Unravelling the interplay of Statistical Learning, Top-Down, and Bottom-Up Mechanisms during target selection: Insights from Behavioural and EEG Experiments

Poster Presentation: Sunday, May 19, 2024, 8:30 am – 12:30 pm, Pavilion
Session: Attention: Spatial selection 1

Carola Dolci1, C. Nico Boehler2, Einat Rashal3, Sliann Ben-Hamed4, Emiliano Macaluso5, Leonardo Chelazzi1, Elisa Santandrea1; 1Department of Neuroscience, Biomedicine and Movement Sciences, University of Verona, Italy, 2Department of Experimental Psychology, Ghent University, Ghent, Belgium, 3School of Psychology, Keele University, United Kingdom, 4Institut des Sciences Cognitives Marc-Jeannerod, Lyon, France, 5Université Claude Bernard Lyon 1, CNRS, INSERM, Centre de Recherche en Neurosciences de Lyon (CRNL), U1028 UMR5292, IMPACT, F-69500, Bron, France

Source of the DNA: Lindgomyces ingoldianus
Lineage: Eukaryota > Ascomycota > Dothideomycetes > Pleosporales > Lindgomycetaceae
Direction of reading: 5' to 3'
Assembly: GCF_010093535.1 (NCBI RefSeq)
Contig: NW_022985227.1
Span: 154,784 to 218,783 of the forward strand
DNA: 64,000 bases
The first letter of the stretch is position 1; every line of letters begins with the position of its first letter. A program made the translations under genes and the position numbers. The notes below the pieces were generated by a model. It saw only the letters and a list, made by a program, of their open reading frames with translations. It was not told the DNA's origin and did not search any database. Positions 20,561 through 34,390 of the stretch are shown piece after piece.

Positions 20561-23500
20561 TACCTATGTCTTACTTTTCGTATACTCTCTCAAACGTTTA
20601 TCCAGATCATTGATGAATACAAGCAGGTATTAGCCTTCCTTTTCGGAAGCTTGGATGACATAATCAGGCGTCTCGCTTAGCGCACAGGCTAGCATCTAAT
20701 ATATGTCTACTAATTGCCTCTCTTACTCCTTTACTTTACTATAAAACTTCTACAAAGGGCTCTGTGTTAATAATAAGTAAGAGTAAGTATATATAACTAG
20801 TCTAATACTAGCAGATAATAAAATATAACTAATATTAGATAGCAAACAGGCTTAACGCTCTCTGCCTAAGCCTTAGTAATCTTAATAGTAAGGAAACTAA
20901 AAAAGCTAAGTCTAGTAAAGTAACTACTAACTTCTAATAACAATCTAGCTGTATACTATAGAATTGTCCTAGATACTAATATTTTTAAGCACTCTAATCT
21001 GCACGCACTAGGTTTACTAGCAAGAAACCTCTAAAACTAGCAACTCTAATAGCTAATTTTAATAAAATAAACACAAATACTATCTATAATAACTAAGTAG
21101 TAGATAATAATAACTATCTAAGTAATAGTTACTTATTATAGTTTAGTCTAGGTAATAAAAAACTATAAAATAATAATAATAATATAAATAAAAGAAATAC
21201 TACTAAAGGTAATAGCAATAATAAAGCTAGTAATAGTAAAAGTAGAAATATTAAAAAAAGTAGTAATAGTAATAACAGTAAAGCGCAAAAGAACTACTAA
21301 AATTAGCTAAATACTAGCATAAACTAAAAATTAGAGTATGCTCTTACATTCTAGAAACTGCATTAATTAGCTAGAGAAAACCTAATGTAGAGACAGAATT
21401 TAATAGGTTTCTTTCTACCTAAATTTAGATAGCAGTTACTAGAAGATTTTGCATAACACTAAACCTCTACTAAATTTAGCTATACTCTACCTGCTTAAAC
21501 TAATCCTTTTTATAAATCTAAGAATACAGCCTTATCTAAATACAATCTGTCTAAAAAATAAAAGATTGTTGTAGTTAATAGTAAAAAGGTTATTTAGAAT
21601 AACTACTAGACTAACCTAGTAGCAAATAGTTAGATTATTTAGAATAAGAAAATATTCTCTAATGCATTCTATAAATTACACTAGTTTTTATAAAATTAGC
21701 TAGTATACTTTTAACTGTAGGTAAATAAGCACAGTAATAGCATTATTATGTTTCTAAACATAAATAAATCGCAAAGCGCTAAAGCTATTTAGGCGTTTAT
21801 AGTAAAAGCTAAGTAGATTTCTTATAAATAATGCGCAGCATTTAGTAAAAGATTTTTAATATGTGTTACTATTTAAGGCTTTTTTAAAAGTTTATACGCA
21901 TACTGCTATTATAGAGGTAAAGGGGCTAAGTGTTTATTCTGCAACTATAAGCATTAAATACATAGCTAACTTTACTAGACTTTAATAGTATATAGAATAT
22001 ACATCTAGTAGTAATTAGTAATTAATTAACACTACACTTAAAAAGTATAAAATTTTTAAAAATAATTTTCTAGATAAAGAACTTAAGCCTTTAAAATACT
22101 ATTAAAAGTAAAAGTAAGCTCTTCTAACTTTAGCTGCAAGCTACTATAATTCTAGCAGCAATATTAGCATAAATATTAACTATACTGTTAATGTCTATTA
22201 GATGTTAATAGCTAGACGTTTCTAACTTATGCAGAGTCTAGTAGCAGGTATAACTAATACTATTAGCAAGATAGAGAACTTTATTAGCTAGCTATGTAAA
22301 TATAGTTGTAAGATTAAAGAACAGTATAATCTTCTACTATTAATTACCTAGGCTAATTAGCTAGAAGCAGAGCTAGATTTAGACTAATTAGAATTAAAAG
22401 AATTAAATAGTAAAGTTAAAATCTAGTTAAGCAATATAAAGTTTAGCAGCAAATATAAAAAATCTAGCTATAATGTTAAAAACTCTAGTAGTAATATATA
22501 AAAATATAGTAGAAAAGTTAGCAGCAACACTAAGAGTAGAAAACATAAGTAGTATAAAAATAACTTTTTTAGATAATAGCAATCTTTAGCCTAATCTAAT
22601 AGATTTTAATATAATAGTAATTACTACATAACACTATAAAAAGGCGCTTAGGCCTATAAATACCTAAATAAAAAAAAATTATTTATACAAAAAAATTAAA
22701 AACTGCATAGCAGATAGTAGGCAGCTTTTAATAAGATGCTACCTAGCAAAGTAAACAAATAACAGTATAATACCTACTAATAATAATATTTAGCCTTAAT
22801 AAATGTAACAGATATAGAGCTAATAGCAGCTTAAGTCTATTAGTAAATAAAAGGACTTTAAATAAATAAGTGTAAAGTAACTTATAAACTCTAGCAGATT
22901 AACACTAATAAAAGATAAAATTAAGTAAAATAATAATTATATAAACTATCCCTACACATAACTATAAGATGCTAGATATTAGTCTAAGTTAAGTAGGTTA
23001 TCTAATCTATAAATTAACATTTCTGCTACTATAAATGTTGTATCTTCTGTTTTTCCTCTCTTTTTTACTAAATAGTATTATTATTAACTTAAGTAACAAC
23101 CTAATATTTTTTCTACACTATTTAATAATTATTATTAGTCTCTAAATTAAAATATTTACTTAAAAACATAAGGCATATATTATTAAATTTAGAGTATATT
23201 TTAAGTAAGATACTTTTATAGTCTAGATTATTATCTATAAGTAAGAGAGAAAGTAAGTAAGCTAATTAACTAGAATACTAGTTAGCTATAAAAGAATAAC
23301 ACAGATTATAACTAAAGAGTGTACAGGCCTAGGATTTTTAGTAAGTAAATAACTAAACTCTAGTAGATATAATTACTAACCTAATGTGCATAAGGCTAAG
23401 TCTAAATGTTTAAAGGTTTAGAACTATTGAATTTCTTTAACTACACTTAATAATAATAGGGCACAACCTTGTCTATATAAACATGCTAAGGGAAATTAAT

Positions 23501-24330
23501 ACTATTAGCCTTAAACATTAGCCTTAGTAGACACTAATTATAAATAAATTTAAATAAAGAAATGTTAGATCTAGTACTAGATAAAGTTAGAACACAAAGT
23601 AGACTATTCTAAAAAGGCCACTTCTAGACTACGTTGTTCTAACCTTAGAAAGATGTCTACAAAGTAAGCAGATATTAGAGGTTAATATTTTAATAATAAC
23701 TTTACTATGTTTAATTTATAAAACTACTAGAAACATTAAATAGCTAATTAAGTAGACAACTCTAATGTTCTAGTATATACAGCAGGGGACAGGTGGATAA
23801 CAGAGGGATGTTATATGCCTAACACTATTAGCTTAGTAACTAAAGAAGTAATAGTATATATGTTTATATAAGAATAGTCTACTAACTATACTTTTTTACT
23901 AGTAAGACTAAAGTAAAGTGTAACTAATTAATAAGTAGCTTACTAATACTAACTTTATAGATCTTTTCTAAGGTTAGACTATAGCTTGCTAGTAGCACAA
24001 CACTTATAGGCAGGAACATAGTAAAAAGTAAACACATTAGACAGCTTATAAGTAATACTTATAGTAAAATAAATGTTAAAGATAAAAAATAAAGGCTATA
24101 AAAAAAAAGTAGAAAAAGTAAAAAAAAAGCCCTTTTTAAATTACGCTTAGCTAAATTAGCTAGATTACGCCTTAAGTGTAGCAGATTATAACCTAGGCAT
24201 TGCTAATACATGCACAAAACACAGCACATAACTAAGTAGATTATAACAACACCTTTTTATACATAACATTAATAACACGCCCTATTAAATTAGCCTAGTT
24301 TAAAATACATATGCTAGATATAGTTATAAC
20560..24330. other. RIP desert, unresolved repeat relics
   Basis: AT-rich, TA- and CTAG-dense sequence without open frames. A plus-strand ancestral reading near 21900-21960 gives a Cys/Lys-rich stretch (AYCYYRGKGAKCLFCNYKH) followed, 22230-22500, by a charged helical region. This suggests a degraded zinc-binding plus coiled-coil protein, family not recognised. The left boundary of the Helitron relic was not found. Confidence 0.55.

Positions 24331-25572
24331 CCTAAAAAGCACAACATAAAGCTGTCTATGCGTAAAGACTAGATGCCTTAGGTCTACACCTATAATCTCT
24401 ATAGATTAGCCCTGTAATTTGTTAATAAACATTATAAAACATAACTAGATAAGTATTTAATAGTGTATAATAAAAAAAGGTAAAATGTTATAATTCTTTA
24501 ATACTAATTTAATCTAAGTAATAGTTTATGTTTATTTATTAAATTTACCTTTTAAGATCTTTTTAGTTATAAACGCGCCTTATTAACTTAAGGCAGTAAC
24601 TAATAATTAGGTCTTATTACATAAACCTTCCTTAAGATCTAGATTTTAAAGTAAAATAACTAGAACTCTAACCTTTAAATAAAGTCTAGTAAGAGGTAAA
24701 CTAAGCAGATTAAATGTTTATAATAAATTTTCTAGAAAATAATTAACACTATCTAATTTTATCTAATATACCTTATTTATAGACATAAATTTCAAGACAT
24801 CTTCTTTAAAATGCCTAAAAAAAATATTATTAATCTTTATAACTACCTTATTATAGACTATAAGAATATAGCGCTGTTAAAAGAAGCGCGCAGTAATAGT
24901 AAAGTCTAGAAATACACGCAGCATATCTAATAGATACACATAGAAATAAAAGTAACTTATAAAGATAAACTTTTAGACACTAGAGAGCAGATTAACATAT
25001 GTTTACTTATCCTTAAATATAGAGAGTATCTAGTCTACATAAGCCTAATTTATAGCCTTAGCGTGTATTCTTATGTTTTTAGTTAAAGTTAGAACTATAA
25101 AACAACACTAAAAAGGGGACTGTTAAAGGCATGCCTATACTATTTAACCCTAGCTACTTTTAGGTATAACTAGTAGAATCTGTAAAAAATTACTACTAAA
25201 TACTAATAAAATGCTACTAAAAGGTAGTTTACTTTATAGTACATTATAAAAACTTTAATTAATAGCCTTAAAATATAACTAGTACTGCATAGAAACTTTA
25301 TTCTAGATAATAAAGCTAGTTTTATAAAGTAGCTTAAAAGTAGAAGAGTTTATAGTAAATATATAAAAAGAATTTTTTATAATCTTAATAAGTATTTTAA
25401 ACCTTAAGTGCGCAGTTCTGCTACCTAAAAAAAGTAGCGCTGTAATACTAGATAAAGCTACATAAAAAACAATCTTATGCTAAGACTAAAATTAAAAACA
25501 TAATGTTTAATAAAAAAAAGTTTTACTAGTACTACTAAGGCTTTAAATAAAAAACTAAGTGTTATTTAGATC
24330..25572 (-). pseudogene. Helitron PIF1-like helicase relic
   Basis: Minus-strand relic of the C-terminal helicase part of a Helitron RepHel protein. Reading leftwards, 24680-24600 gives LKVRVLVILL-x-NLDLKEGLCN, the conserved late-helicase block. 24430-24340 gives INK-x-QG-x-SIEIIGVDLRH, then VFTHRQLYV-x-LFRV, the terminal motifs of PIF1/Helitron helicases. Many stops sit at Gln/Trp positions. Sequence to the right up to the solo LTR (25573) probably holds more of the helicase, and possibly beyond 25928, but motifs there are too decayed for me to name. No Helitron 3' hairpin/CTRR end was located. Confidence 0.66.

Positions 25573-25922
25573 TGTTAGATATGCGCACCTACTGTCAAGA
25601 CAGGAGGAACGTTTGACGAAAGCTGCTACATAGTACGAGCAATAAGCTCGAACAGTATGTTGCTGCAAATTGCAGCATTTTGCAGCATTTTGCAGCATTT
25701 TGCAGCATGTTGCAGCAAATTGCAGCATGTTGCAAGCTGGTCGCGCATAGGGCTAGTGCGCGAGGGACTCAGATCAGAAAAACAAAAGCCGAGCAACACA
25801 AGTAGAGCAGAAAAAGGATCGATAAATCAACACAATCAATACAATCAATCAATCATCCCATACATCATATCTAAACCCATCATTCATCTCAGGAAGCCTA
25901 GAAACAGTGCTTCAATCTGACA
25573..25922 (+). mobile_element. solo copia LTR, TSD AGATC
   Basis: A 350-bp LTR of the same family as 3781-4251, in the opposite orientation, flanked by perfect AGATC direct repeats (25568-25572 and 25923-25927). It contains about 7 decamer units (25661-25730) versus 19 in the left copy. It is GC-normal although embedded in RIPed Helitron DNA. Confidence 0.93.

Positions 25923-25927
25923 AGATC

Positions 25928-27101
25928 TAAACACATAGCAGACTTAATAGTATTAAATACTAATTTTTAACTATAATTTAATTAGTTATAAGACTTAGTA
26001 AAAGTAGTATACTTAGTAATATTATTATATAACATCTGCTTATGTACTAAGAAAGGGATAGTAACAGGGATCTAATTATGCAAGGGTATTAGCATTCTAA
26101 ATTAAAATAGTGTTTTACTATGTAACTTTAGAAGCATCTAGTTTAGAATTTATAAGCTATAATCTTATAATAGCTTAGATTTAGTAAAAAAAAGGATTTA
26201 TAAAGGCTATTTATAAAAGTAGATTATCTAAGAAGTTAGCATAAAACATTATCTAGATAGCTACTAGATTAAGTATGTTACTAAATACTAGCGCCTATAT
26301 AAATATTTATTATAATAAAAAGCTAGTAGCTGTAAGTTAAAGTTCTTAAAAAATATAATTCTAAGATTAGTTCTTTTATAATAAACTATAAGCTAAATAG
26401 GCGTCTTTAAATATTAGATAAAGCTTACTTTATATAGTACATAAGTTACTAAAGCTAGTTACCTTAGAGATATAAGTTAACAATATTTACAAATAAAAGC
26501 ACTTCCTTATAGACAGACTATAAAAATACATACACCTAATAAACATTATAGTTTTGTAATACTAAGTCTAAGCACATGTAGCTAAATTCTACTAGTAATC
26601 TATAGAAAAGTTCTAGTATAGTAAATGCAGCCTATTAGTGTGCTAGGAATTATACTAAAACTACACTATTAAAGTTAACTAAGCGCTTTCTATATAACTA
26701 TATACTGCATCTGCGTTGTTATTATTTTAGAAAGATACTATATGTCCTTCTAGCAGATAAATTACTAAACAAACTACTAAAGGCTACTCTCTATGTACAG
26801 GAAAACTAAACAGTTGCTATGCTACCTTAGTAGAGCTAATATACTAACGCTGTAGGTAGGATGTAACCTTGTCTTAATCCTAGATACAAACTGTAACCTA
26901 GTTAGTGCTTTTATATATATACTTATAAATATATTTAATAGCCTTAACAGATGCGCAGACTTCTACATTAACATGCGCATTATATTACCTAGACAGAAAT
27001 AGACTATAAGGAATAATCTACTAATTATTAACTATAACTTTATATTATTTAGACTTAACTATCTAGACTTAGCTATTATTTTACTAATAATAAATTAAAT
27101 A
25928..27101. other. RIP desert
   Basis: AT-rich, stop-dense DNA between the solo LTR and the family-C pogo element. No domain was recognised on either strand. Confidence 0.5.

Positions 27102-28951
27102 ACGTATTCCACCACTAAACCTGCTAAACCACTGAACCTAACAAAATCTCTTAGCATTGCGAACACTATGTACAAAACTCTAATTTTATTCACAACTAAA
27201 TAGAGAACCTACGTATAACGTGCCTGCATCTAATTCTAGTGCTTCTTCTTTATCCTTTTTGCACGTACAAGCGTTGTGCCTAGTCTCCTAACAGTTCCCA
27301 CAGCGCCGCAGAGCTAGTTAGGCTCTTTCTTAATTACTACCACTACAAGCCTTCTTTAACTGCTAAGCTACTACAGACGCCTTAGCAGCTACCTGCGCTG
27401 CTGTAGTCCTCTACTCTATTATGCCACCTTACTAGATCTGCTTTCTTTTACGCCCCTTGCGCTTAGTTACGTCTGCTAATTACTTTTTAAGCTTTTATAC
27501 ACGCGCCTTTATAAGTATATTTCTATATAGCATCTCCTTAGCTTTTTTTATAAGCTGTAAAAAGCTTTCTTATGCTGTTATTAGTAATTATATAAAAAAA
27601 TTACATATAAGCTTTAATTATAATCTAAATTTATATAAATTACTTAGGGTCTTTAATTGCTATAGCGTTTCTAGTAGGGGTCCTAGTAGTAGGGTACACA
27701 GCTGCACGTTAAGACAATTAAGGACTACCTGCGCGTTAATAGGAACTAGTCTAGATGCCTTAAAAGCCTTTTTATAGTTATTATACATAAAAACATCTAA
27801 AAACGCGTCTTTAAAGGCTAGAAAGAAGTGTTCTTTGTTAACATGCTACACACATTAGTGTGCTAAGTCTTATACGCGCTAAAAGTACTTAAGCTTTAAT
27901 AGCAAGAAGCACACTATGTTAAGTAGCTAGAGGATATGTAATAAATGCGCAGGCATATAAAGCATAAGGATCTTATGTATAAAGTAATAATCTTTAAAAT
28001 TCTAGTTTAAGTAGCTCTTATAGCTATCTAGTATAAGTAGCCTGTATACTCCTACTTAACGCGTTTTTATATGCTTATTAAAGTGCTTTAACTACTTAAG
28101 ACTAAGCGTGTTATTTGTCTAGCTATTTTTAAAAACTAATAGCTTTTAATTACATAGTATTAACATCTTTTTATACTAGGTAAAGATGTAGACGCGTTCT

The natural environment exhibits consistent patterns, rendering it repetitive and partially predictable. Statistical learning (SL) enables us to discern these regularities from past experiences to then direct attention toward relevant elements for our objectives. Yet, it remains unclear whether SL collaborates or acts independently of other experience-independent attentional control mechanisms, specifically top-down and bottom-up control. In a series of interconnected experiments, we recorded behaviour and EEG activity during a visual search task to critically examine their interaction during target selection. In Experiment 1, we assessed the combined influence of top-down control (modulated via endogenous cueing - neutral/valid), bottom-up control (introduced by a salient item), and SL (induced by an imbalance in target probability - high/low - across locations) on behaviour. Additionally, Experiments 2 and 3 investigated how the N2pc, an EEG marker related to target selection, was impacted by the interplay of SL with top-down and bottom-up control, respectively. Simultaneously, SL and bottom-up control enhanced behavioural performance for targets at high (vs. low) frequency locations and for salient (vs. non-salient) targets. Crucially, an interaction revealed that the benefit of top-down control for validly cued targets could override the SL effect (Experiments 1-2). Moreover, EEG results indicated a greater N2pc for validly cued and salient targets, but only when at a low-frequency location. This finding suggests compensation for the lower attentional resources allocated to that location due to SL (Experiment 3). In summary, while top-down control and SL closely interact, the latter appears to be mostly independent from bottom-up signals.